The Best Cheap Keyboards for 2023

Keyboards are an essential part of any PC setup, but once you start getting particular about typing comfort and features, the prices can rise fast. Some elite gaming and productivity mechanical keyboards cost $200 or more, and while that’s the upper extreme, models like these can leave you with keyboard envy. Replacing a worn-out keyboard with a decent new one for minimal money might look like an exercise in compromises.

That said, you can find value champs if you know where to look. Budget keyboards, even at their best, tend to lack a whole lot of extras, but they still get the job done—whether that job is a paper due at midnight or some gaming after work.

Our ever-evolving list of favorite budget keyboards touches several categories of this hardware: gaming, ergonomic, and productivity models. We include full-size keyboards as well as space-saving tenkeyless (TKL) and 60 percent options. In our search for the best low-cost keyboards, we’ve left no key uncapped. Let’s look at our top picks, followed by detailed buying advice on how to land the best budget board.

Deeper Dive: Our Top Tested Picks

Cherry Stream Keyboard

Best Cheap Wired Keyboard for General Use

Why We Picked It

The Cherry Stream is a low-profile, full-size keyboard from noted key-switch manufacturer Cherry. Don’t be fooled: At this price, it doesn’t use Cherry’s fabled mechanical key switches. But it also doesn’t skimp on quality. This keyboard is comfortable and quiet, and it packs more than a few shortcut keys, which gives it an edge over other basic budget typers. The Stream is somewhat bulky and doesn’t offer a dedicated software utility for customization, a common concession among budget keyboards. But we bet it’s a far better productivity aid than whatever came bundled with your PC.

Who It’s For

For PC users who don’t mind wired connectivity (a USB cable) instead of wireless, the Cherry Stream is a comfortable daily driver that’ll meet day-to-day typing needs.

PROS

  • Affordable
  • Comfortable, precise scissor-switch mechanism
  • Very quiet
  • Convenient shortcut and media keys

CONS

  • Bulky
  • No backlight
  • Bare-bones utility software
  • Windows only; no macOS layout offered

Cherry Stream Wireless Keyboard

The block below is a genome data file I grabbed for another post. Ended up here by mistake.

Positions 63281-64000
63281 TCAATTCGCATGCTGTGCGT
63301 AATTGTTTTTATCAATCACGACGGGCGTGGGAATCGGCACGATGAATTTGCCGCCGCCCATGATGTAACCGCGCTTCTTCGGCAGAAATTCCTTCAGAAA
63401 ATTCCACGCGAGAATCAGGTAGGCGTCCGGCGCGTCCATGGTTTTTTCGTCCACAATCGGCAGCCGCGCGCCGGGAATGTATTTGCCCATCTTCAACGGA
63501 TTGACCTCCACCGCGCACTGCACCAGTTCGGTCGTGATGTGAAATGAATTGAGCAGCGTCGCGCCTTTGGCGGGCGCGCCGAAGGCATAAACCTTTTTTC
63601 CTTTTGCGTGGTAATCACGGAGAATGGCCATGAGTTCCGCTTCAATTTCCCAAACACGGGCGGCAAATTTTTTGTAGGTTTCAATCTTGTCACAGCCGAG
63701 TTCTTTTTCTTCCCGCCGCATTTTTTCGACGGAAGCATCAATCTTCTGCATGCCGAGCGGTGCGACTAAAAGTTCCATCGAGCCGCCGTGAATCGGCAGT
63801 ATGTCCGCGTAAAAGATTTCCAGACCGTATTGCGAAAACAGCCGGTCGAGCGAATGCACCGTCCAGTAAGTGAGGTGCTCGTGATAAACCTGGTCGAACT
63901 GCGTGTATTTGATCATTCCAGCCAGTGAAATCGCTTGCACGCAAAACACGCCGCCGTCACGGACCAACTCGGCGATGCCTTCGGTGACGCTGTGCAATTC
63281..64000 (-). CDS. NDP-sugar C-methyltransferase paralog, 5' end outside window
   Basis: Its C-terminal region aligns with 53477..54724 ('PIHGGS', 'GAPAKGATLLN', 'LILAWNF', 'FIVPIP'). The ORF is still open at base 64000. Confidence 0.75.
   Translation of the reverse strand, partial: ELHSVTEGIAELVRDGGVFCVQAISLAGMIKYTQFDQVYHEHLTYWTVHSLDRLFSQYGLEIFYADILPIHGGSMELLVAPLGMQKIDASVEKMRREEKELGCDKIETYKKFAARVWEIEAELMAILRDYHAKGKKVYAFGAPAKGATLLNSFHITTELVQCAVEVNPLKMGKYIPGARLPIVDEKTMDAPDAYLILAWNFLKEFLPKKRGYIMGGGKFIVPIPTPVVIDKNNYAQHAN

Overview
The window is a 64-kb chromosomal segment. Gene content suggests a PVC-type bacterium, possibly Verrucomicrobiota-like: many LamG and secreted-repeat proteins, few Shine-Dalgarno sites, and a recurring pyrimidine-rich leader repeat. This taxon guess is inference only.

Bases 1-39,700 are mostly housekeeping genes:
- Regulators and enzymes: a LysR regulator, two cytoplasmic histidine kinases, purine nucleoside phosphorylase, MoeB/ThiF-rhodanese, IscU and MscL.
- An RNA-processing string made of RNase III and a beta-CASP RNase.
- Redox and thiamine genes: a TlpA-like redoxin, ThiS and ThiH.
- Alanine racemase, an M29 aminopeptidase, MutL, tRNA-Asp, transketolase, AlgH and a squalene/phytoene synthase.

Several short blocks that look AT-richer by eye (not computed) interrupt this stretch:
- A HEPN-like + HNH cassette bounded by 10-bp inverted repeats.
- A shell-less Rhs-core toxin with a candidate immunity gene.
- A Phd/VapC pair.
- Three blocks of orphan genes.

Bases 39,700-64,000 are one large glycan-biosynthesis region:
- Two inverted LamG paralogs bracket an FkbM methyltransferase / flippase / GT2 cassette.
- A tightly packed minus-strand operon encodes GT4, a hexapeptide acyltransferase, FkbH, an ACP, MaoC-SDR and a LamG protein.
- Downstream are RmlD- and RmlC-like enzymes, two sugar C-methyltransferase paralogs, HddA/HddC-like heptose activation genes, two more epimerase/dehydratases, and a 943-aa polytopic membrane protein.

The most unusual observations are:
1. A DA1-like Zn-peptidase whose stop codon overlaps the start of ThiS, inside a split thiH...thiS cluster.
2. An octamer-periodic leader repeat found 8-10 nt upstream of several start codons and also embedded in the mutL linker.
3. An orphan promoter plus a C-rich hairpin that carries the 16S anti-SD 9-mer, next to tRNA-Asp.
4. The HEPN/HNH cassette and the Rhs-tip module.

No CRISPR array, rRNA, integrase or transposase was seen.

Best Cheap Wireless Keyboard for General Use

Why We Picked It

The Cherry Stream Wireless Keyboard costs slightly more than its wired counterpart, but it’s still a remarkable productivity keyboard for the price. A 36-month battery life will keep battery swapping to a minimum, while 128-bit AES encryption ensures everything you type will remain safe, if you or your employees work in a common space and handle sensitive data. It’s a little bulky, and certainly plain, but it’s a Cherry worth picking.

Who It’s For

If you’re looking to cut the cord from your daily-driver keyboard without spending a bundle, the Cherry Stream Wireless provides all you need.

PROS

  • Low-profile design
  • Comfortable typing feel
  • Rated 36-month battery life
  • 128-bit AES encryption

CONS

  • Customization software is barebones
  • Limited Mac support
  • Uses AA batteries

Keychron C1

Best Cheap Mechanical Keyboard

Why We Picked It

An inexpensive mechanical keyboard with a retro color scheme, the Keychron C1 delivers the minimum required of a wired mechanical keyboard for a sweet price. Gateron G Pro Brown switches provide satisfying key presses, something you can’t take for granted on budget boards. Some of the keys wobble a bit, and you don’t get a customization or control software app, but the C1 remains an excellent value for an 87-key board.

Who It’s For

If you’re longing for a compact mechanical keyboard but strapped for cash, the Keychron C1 is well worth a look whether you’re working with Windows or macOS.

PROS

  • Inexpensive for a true mechanical keyboard
  • Color scheme will appeal to retro-tech geeks
  • Available in a choice of mechanical switches
  • Windows/Mac keycaps included

CONS

  • Stabilizer placement makes some keys wobble
  • No software utility

Learn More

Keychron C1 Review

Corsair K55 RGB Pro

Best Cheap Gaming Keyboard

Why We Picked It

Graphics cards, fast monitors, $70 AAA games: PC gaming can get plenty expensive, and premium gaming keyboards hit your wallet at least as hard as other upgrades you might consider. But the Corsair K55 RGB Pro can keep gamers competitive while keeping their checkbooks in the black. With dedicated macro buttons, a detachable wrist rest, and RGB lighting, the K55 RGB Pro certainly looks the part. It’s not a mechanical board, but it does offer a comfortable-enough typing experience, whether you’re playing games or just surfing the web. Its plastic body gives away its budget roots, but it’s a reliable gaming keyboard for just about any situation.

Who It’s For